Kindred said it is “exceeding expectations” in the Netherlands and expects rapid revenue growth in the final months of the year, after reporting its first quarter of revenue since reentering the market.
In Q3 of 2021, Kindred reported revenue of £277.8m, which was down by 6.9% year-on-year. Almost all of this revenue came from B2C operations, at £271.9m, while B2B revenue – from Relax Gaming – was £5.9m.
The decline in revenue continued to be down to the operator withdrawing from the Netherlands at the start of Q4 2021. While the operator returned to the country during the quarter, generating revenue again, the amount Kindred took in was less than before the country regulated, as was expected.
Kindred said it was “exceeding expectations” with 137,000 active Dutch customers, and brought in around £400,000 per day since launching on 11 July. Chief executive Henrik Tjärnström added that the business had around a 15% market share in the country.
“Thanks to our strong brand awareness, unique product offerings and an excellent team, we are off to a flying start,” Tjärnström said.
When the Netherlands is excluded, B2C revenue was up by 8%.
Markets and verticals
The majority of B2B revenue, 56%, came from Western Europe. The Nordics brought in another 29%, while Central and Eastern Europe brought in 10% of revenue.
The rest of the world made up the other 5%.
Looking specifically at the UK, Kindred said its revenue here was up by 10% year-on-year. This, it noted, was despite a 32% decline in bonus spend.
In Belgium, revenue was down 16% year-on-year, partly due to a weaker sporting calendar, while in France, revenue was up 24% year-on-year but this was mostly margin-driven.
In Sweden, revenue was up by 29%, mostly due to growth in casino, while revenue was up 8% in Denmark.
The operator did not reveal revenue from Norway, where it opted to stop targeting customers earlier this month, following threats of fines from the country’s regulator.
Revenue from locally regulated markets was up to £215.8m, which was up by £167.2m in Q3 of 2021.
Breaking revenue down by product, sports betting brought in 40%, casino and games – excluding poker – brought in 55%, poker brought in 3% and other products produced 2% of revenue.
Costs and profit
Looking at costs, Kindred paid £70.3m in betting duties, up by 39.2% due to the operator’s higher regulated market exposure.
Tjärnström noted that regulated markets will always lead to higher costs, including betting duties, in the short-term, but that going forward, profit margins in these markets tend to recover.
“The initial margin pressure that comes with entering these markets is inherent, but so is the recovery,” he said. “We saw it in 2019 and we’re seeing it here too.”
Revenue-share payments to affiliates were down to £9.7m, while other costs of sales declined to £43.8m.
As a result, Kindred made a gross profit of £154.0m. After £53.0m in marketing costs, £37.7m in salaries and £23.0m in other operating expenses, the business made an underlying profit of £25.9m, a sharp decline from the £73.1m recorded in Q3 of 2021.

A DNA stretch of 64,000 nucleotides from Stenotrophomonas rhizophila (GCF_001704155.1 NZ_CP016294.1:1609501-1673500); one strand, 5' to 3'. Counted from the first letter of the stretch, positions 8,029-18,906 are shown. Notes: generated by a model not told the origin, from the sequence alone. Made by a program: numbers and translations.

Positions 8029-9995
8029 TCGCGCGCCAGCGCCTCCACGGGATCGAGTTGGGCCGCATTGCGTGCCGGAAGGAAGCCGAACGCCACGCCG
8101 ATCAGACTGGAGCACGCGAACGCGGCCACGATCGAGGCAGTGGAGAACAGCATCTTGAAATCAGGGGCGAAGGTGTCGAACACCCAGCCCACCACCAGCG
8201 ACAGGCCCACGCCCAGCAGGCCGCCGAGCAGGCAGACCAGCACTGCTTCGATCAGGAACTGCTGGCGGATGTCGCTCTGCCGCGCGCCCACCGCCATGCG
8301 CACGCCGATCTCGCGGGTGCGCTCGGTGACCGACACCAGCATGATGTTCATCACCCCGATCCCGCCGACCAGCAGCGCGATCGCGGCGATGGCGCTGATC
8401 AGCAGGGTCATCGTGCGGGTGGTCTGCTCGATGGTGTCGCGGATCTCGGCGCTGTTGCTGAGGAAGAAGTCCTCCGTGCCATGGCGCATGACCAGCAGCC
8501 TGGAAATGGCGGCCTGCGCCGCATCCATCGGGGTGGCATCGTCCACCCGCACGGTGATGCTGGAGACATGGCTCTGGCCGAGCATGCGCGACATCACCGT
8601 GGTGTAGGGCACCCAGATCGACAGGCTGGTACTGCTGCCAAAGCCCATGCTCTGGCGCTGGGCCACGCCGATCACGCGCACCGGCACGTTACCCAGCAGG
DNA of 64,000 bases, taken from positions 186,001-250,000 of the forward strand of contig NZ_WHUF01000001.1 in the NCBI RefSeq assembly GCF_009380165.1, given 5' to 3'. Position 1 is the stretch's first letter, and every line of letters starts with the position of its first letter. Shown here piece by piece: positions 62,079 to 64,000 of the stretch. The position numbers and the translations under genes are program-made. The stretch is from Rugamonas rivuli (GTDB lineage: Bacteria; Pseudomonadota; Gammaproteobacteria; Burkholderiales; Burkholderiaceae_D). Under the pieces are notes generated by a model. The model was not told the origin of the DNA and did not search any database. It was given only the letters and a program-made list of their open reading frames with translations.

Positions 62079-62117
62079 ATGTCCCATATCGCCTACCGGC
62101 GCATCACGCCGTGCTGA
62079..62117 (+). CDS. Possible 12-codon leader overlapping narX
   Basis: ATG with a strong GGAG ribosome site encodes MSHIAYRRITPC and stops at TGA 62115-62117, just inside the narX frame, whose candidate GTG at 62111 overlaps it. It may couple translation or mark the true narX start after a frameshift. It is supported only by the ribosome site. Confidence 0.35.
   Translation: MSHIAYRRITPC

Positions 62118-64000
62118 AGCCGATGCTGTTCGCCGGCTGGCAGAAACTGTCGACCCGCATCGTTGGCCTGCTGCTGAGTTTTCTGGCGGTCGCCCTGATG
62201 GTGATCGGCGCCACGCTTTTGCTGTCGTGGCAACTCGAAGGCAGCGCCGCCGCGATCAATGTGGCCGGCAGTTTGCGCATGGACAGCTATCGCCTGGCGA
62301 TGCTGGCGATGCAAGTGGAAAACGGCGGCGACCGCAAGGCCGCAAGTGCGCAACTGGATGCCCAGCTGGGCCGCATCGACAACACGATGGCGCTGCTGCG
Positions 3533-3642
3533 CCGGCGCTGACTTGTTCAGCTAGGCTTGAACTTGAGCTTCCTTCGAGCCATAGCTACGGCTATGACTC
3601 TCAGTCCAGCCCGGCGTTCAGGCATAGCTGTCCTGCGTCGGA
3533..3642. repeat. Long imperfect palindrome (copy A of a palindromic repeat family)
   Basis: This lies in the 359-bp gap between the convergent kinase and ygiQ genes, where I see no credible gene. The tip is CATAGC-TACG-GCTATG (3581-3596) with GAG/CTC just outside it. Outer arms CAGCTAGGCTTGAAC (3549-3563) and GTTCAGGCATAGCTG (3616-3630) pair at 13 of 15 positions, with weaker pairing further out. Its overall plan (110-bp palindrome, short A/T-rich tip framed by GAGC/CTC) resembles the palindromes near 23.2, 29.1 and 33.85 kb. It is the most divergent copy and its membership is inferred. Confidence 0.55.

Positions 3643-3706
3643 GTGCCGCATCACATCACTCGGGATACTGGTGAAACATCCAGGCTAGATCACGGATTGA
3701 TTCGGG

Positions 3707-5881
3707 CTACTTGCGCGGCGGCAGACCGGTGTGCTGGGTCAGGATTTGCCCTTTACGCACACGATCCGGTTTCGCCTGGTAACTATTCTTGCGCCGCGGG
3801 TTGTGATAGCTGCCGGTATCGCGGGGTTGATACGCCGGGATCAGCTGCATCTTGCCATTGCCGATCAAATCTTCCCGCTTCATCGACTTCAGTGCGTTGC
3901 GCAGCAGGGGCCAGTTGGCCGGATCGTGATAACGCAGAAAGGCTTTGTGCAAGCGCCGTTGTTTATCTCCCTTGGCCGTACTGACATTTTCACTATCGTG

The business made an additional £36.9m on changes in the fair value of payments related to the acquisition of Relax Gaming. When this, plus interest and tax, is included, total profit was £57.9m, down slightly from £60.6m a year earlier. Earnings per share ticked slightly down to £0.26.
Kindred also offered an update on its performance from 1-23 October. During this period, average revenue per day was £3.3m, up 27% from the same period in 2021, in which Kindred had no revenue from the Netherlands. Excluding the Netherlands, average daily revenue was up by 6% year-on-year.
Kindred Q4 growth
Tjärnström noted that these results are made more impressive by the fact that the operator expects further growth in the back half of Q4.
“We’re expecting a significant activity period in the period around and after 20 November,” Tjärnström said. “And then December is a strong casino month. So the peak of the quarter should be ahead of us.”
He added that there were currently no signs that the economic environment had hit Kindred’s earnings, but that this could always change.
“Although we still do not see any tangible indicators of macro-economic pressure, the current geopolitical insecurity continues to create uncertainty across markets and industries, and we continue to closely monitor these developments,” he said.
Activists push Kindred board for sale
Last week, Kindred announced an extraordinary general meeting in which shareholders may vote on new board members.
The sole planned new board member will be James Gemmel, a partner at Corvex Management. Corvex is an investment fund that acquired a 10% stake in Kindred earlier this year, and immediately announced that it would push for the operator’s board to pursue a sale.
The Kindred board did so, but was unable to find a buyer at an appropriate price. iGB understands that questions about how Kindred had adapted to the increasing prevalence of locally regulated markets became an obstacle for some prospective buyers.
Corvex then increased its stake to become Kindred’s top shareholder. Upon announcing this, it requested the opportunity to have a role on Kindred’s nomination committee, allowing it to select board members.
Corvex founder Keith Meister was named as chairman of the nomination committee, giving him significant influence in board appointments.